Jazz Age Jews

Jazz Age Jews

by Michael Alexander
     
 

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ISBN-10: 0691116539

ISBN-13: 9780691116532

Pub. Date: 08/11/2003

Publisher: Princeton University Press

By the 1920s, Jews were—by all economic, political, and cultural measures of the day—making it in America. But as these children of immigrants took their places in American society, many deliberately identified with groups that remained excluded. Despite their success, Jews embraced resistance more than acculturation, preferring marginal status to

Overview

By the 1920s, Jews were—by all economic, political, and cultural measures of the day—making it in America. But as these children of immigrants took their places in American society, many deliberately identified with groups that remained excluded. Despite their success, Jews embraced resistance more than acculturation, preferring marginal status to assimilation.

The stories of Al Jolson, Felix Frankfurter, and Arnold Rothstein are told together to explore this paradox in the psychology of American Jewry. All three Jews were born in the 1880s, grew up around American Jewish ghettos, married gentile women, entered the middle class, and rose to national fame. All three also became heroes to the American Jewish community for their association with events that galvanized the country and defined the Jazz Age. Rothstein allegedly fixed the 1919 World Series—an accusation this book disputes. Frankfurter defended the Italian anarchists Sacco and Vanzetti. Jolson brought jazz music to Hollywood for the first talking film, The Jazz Singer, and regularly impersonated African Americans in blackface. Each of these men represented a version of the American outsider, and American Jews celebrated them for it.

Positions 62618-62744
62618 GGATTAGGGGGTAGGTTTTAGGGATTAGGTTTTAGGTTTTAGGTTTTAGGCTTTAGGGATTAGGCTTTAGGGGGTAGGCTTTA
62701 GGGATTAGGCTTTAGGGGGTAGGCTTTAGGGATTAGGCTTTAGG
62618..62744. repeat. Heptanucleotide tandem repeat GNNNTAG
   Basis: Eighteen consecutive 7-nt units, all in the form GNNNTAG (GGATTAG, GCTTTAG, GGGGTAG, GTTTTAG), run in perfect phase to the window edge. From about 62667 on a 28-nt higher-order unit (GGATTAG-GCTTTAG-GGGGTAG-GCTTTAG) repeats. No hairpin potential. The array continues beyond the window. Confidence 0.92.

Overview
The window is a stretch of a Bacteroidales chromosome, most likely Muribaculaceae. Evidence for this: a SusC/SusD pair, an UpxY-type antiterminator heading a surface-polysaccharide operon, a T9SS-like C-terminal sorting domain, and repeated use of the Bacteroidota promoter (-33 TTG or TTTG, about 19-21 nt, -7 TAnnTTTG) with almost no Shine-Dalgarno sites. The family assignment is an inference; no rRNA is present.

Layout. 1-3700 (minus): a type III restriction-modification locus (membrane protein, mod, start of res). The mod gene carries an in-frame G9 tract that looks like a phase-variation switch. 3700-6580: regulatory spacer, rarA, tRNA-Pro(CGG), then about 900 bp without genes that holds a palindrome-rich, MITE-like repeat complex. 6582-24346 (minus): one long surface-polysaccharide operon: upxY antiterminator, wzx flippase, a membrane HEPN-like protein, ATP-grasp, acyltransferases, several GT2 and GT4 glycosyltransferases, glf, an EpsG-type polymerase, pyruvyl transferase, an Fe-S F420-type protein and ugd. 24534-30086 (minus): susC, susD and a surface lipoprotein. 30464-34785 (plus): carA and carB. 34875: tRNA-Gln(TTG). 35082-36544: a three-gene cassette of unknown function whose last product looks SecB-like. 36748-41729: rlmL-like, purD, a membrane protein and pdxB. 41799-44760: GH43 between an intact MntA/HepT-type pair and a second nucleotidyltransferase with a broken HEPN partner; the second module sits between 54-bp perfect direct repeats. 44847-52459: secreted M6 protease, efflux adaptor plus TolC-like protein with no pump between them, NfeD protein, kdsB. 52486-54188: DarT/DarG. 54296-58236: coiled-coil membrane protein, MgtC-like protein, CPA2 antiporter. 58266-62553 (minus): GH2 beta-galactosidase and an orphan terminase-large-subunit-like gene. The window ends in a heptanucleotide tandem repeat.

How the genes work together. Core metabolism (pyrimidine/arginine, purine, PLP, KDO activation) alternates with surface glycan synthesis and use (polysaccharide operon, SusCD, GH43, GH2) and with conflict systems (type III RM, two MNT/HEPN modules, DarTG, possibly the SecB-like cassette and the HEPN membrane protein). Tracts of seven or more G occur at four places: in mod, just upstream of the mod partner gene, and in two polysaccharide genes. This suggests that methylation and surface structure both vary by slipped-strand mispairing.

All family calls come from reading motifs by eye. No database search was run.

Michael Alexander's gracefully written account profoundly complicates the history of immigrants in America. It challenges charges that anti-Semitism exclusively or even mostly explains Jews' feelings of marginality, while it calls for a general rethinking of positions that have assumed an immigrant quest for inclusion into the white American mainstream. Rather, Alexander argues that Jewish outsider status stemmed from the group identity Jews brought with them to this country in the form of the theology of exile. Jazz Age Jews shows that most Jews felt culturally obliged to mark themselves as different—and believed that doing so made them both better Jews and better Americans.

Product Details

ISBN-13:
9780691116532
Publisher:
Princeton University Press
Publication date:
08/11/2003
Pages:
264
Product dimensions:
5.74(w) x 9.02(h) x 0.68(d)

Table of Contents

INTRODUCTION 1
INTERLUDE: JAZZ AGE ECONOMICS 11
PART I. "Biznez Iz Biznez" The Arnol Rothstein Story 13
1. Arnold Rothstein 15
2. Gambling in the Time of Rothstein's Youth 19
3. The Rise of Rothstein 28
4. Financial Crime 40
5. The Black Sox and the Jews 48
6. The Jews React 55
INTERLUDE: JAZZ AGE POLITICS 65
PART II. Frankfurter among the Anarchists "The Case of Sacco an Vanzetti" 69
7. Felix Frankfurter 71
8. The Young Progressive 76
9. Zion and Cambridge 88
10. Sacco and Vanzetti 96
11. Aftermath 119
INTERLUDE: JAZZ AGE CULTURE 127
PART III. "Mammy, Don't You Know Me?" Al Jolson an the Jews 131
12. Al Jolson 133
13. Asa Yoelson Discovers the Theater 139
14. Jewish Minstrelsy Emerges 144
15. Blackface Arrives on Broadway 150
16. The Jews on Tin Pan Alley 155
17. The Jazz Singer 167
CONCLUSION JAZZ AGE JEWS 180
NOTES 185
BIBLIOGRAPHY 215
ACKNOWLEDGMENTS 227
INDEX 229

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